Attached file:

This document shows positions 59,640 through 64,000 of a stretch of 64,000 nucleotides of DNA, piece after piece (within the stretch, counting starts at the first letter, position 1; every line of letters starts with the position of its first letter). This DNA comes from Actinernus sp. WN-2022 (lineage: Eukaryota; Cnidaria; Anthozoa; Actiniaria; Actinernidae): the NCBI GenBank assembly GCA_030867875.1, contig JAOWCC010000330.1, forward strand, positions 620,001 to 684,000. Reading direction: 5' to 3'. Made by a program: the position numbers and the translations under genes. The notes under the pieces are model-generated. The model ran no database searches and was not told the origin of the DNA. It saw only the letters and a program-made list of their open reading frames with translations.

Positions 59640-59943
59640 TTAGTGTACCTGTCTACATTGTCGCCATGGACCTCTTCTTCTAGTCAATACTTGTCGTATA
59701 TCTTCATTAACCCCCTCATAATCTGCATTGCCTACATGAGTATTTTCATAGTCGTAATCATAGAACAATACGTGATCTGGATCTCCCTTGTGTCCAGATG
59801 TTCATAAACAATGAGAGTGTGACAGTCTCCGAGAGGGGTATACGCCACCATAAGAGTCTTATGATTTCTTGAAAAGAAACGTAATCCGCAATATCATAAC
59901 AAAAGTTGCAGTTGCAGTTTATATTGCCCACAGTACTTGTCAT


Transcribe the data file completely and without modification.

This document shows positions 59,640 through 64,000 of a stretch of 64,000 nucleotides of DNA, piece after piece (within the stretch, counting starts at the first letter, position 1; every line of letters starts with the position of its first letter). This DNA comes from Actinernus sp. WN-2022 (lineage: Eukaryota; Cnidaria; Anthozoa; Actiniaria; Actinernidae): the NCBI GenBank assembly GCA_030867875.1, contig JAOWCC010000330.1, forward strand, positions 620,001 to 684,000. Reading direction: 5' to 3'. Made by a program: the position numbers and the translations under genes. The notes under the pieces are model-generated. The model ran no database searches and was not told the origin of the DNA. It saw only the letters and a program-made list of their open reading frames with translations.

Positions 59640-59943
59640 TTAGTGTACCTGTCTACATTGTCGCCATGGACCTCTTCTTCTAGTCAATACTTGTCGTATA
59701 TCTTCATTAACCCCCTCATAATCTGCATTGCCTACATGAGTATTTTCATAGTCGTAATCATAGAACAATACGTGATCTGGATCTCCCTTGTGTCCAGATG
59801 TTCATAAACAATGAGAGTGTGACAGTCTCCGAGAGGGGTATACGCCACCATAAGAGTCTTATGATTTCTTGAAAAGAAACGTAATCCGCAATATCATAAC
59901 AAAAGTTGCAGTTGCAGTTTATATTGCCCACAGTACTTGTCAT